One example is the original song WWG1 WGA, recorded and uploaded by QAnon conspiracy theory promoters. The song’s title is an abbreviation of the mantra “Where we go one, we go all”, which is written as an anthem for the QAnon movement. This is one of many original songs by QAnon propagandists, which have been uploaded to multiple mainstream audio platforms. These audio files remain accessible today despite attempts to remove QAnon content from social media and podcasting platforms. These songs are uploaded by seemingly different artists and then collated together into playlists. These files are not harmless, they assert the veracity of the disinformation movement’s claims, and urge listeners to act out in support of a nefarious cause.

In a similar fashion, radical Islamists are uploading nasheeds (traditional Islamic vocal music) to mainstream podcasting platforms. The majority of nasheeds are spiritual compositions, however, these tracks glorify, encourage, and threaten violence and terrorist acts. These files, some of which praise specific terror organizations such as ISIS, Hamas, and Hezbollah are hidden in and amongst legitimate tracks. They are found on a wide array of podcasting platforms. One prominent and widely spread nasheed, produced by a media wing affiliated with ISIS, translates to Let’s Go For Jihad. The nasheed is recorded in German and urges listeners to take up arms to join ISIS and its Jihad.

ISIS logo painted on a wall
ISIS recruitment occurs both offline and online

Similarly, songs uploaded by bands supportive of the Gaza-based terror organization Hamas praise specific terrorists by name, and encourage listeners to carry out further acts of terrorism in the future. The fact that these messages are put to music, and that they are recorded in non-European languages makes it difficult for non-specialist moderators to assess the content. The links to these audio files are shared on Telegram and other alternative messaging platforms’ groups, which promote Islamist terrorism. Concerningly ActiveFence has identified a tactic by content creators to use the ‘Album Name’ field to share the web address of specific Islamist-terror groups on Telegram. These songs are therefore not only rallying material for existing supporters but also active recruiting tools.

Concealment & The Use Of Surrogates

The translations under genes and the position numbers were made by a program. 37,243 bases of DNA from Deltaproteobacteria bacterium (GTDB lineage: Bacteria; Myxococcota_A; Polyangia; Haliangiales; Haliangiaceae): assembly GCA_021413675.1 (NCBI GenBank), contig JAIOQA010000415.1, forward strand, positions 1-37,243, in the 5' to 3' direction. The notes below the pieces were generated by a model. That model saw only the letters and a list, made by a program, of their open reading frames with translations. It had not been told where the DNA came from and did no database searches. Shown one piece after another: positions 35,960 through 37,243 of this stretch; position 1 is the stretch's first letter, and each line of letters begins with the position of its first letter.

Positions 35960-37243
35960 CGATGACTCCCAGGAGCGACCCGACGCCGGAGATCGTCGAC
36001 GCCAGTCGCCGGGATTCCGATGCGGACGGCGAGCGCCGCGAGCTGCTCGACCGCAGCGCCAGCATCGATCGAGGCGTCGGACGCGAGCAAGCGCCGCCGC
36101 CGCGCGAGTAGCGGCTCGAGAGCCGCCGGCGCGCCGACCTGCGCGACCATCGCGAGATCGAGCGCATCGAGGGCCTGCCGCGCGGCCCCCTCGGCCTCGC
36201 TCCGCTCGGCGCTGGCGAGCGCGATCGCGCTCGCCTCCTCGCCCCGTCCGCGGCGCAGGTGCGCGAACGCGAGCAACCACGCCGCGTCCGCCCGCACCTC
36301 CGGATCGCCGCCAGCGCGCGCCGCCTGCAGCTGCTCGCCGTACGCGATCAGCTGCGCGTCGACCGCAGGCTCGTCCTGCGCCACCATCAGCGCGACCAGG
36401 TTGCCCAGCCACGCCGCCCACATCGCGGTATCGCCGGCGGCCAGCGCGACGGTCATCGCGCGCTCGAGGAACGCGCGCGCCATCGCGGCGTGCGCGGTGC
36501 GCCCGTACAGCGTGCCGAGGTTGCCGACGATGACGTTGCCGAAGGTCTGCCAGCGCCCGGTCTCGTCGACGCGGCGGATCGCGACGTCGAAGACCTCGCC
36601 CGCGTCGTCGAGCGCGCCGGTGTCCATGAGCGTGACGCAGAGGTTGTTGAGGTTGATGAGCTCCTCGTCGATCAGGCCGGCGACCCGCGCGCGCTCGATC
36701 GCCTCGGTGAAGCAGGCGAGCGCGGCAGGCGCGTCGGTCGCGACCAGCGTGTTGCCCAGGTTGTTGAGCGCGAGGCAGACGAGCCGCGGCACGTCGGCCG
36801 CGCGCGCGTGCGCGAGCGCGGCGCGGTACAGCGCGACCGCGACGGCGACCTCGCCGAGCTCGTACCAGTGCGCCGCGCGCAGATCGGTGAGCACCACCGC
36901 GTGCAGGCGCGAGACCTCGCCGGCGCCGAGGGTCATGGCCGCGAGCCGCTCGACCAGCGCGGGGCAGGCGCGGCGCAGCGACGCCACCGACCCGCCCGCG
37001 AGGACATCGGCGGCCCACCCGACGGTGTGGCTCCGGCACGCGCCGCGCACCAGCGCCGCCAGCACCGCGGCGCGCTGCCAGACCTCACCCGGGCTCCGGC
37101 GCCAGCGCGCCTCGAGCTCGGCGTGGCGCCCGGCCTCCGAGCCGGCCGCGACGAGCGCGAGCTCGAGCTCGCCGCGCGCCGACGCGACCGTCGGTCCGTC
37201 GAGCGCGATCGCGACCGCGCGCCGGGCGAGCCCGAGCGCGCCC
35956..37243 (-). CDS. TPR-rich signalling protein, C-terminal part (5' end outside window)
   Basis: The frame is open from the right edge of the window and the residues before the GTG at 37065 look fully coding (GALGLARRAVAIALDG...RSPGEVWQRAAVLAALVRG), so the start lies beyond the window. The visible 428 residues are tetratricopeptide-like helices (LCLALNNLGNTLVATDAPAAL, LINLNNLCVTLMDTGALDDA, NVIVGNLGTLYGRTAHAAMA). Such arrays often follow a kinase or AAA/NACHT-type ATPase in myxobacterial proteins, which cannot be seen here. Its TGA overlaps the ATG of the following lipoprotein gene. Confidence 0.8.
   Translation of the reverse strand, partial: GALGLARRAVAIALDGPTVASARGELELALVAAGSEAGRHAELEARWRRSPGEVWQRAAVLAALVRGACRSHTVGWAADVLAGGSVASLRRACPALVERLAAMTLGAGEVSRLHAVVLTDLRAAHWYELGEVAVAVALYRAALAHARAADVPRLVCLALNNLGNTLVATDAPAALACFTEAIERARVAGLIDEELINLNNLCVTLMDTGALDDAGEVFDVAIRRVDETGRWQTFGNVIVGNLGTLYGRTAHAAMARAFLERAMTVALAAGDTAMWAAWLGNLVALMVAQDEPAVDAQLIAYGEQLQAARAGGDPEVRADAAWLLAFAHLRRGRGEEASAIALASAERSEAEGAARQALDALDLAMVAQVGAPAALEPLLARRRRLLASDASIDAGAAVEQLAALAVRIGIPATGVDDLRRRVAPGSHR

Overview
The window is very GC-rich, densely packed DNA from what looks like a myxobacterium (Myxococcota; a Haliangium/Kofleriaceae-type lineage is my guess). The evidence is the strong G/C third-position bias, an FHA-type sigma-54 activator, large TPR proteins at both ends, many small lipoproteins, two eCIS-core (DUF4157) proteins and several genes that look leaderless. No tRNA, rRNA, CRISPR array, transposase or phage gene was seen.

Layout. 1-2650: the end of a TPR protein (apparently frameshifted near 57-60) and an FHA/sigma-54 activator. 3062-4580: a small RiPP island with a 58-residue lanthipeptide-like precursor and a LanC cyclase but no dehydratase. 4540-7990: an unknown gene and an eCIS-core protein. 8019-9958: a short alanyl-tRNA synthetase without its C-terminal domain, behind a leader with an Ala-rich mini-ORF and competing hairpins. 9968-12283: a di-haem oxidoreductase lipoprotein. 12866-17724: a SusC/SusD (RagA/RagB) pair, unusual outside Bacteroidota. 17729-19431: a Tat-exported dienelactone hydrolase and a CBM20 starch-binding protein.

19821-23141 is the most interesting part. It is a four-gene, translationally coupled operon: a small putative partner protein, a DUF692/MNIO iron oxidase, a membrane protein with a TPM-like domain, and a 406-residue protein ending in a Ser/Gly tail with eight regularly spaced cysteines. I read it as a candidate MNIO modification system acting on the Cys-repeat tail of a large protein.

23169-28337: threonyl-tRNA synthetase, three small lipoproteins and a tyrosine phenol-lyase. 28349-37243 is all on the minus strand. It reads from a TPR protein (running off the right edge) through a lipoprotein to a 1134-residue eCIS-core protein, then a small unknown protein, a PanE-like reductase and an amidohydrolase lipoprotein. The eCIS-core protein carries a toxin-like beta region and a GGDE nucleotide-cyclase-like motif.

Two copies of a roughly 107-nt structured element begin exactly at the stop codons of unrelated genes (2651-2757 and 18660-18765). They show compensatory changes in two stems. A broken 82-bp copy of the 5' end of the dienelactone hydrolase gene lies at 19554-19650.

Much of the work of moderators working at scale involves finding harmful content using keywords. However, content creators are countering this technique by omitting specific references to their audio’s content in the textual description. Using our cross-platform analysis, ActiveFence found that rather than describe the content on the podcasting platforms, creators explicitly describe and link to it on social media accounts, which are promoted across relevant communities. In using multiple platforms, bad actors can avoid on-platform moderation, facilitating the harmful material to remain on the sites discretely, while still finding and building an audience.


The promotion of radical organizations, be they religious fundamentalist, racial and cultural supremacist, or conspiracy theorists requires them to be able to reach new and potential recruits. Once identified these individuals can be groomed by operatives and programmed into agents of chaos and violence. ActiveFence’s unique cross-platform and specialist research system enables us to locate this harmful material, and understand the techniques and tactics employed by dangerous propagandists.

The information detailed in this article is just a sample of the content found across all mainstream podcasting platforms, with the complete report, including on-platform examples, available below. The content currently hosted is shocking and poses a risk to users, wider society, and the platforms themselves. To tackle this menace requires an approach to moderation that uses sophisticated intelligence gathered from across the internet.

ActiveFence is always working to locate threats, and the bad actors from which they originate, to help our partners to keep their platforms as the safe spaces they are intended to be.

For more details and examples, download the complete whitepaper.